He cared for his company in such a special way. In 1981 l worked with Laurence Olivier again in Brideshead Revisited in which he played Lieutenant Hooper.
In the early fifties I attended a secondary/modern school at the Elephant & Castle called ‘The Borough Paragon’ as I failed the 11 plus. The main subject subject was domestic/science.The building has been converted into flats long ago.
An older brother went to Brompton Oratory and a younger sister to La Retraite Grammar Schools as both had passed their exams.
They got time and space to do their homework while I was the skivey who cleaned and cooked as the eldest dumb daughter ‘the little mother’ which became my ‘gender role’ then.
My strict English teacher, tall, dark spectacled, Harris-Tweed suited, Miss Hoyle often took us to The Old Vic. I remember seeing Richard Burton’s blackened face and blue, blue eyes from my seat in the Gods when he must have been playing Othello but I can’t quite place the date as it was all of sixty or more years ago.
Another wonderful art teacher encouraged me to apply to Camberwell Art School where I qualified as a teacher in 1960.
I have since spent a lifetime of teaching & enjoying theatre and the arts and encouraging my pupils to do the same! And still enjoy cooking!
I’m forever grateful to those kind teachers who didn’t see me as a ‘failure’ at 11 years of age.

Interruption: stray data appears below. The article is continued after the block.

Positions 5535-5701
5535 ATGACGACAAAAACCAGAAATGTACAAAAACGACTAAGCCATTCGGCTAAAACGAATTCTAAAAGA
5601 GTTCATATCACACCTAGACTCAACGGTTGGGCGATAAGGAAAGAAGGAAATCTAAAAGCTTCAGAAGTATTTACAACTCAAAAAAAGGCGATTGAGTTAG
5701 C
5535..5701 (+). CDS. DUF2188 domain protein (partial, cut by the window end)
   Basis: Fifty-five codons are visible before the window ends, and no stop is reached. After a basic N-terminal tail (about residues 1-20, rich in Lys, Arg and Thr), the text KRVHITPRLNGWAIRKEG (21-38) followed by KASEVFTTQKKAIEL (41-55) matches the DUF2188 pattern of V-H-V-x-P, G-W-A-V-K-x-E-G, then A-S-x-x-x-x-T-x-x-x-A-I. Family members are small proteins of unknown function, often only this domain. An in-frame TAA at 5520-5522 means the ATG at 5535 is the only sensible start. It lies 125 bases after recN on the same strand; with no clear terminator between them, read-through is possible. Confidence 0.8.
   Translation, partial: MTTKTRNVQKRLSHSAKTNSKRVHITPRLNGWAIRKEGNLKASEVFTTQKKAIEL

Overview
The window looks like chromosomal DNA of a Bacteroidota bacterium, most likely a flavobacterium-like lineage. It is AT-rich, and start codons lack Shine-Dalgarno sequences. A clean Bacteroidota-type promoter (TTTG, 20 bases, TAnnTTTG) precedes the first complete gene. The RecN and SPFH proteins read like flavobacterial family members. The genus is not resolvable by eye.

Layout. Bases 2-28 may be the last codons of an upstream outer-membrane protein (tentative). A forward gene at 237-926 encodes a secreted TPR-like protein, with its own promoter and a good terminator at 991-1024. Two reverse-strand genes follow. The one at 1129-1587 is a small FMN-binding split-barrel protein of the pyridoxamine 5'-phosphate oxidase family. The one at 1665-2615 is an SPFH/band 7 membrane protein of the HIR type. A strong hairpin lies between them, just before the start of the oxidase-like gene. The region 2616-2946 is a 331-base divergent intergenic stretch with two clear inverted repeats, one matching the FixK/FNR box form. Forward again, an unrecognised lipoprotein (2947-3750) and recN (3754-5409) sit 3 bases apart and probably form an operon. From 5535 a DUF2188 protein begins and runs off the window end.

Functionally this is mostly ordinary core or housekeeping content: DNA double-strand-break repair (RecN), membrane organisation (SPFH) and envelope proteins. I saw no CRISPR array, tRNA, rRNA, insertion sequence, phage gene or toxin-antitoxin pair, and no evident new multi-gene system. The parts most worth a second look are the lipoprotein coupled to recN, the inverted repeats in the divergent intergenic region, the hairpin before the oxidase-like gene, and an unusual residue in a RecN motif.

Othello was our A Level English Literature Shakespeare set text at Collyer’s Boys’ Grammar School in 1967. Around 27 Dec, my English teacher, Frank Whitbourn, rang me (yes me!) to say that he had two spare tickets, as he could not make it, for a performance of Othello at The Old Vic a couple of days later. I jumped at the chance! So I and a friend found ourselves in the front stalls, only a few feet from Olivier, Maggie Smith as Desdemona and Frank Finlay as Iago. It was amazing!
Sarah Hampden Smith
After leaving university with a degree in Drama and English from Goldsmiths’ College, I was looking for work as a stage manager in the meantime I worked as an usher/ attendant on the Dress Circle when the Old Vic reopened after it had been bought by Ed Mirvish and the refurbished.
On the opening night of Blondel, Sir Lawrence Olivier spoke a few words from the stage and then returned to his seat in the dress circle. I was privileged to escort him back to his seat from the stage. A great man, who was delightful company in our short acquaintance.
I had a lovely time working at the Old Vic fir just over two years, occasionally taking time off to work as a stage manger elsewhere. There was always a feeling of community as though we were Abigail family somehow.
Happy memories of a special theatre and I still love coming back.
In the 1960s I was doing my Duke of Edinburgh Award Scheme with Drama & Theatre as one part of it.
This meant I had a great excuse, as a teenager, to come up from Kent to The National Theatre at The Old Vic to see plays.
I still have programmes for:
- The Royal Hunt of the Sun with Robert Stephens and Colin Blakely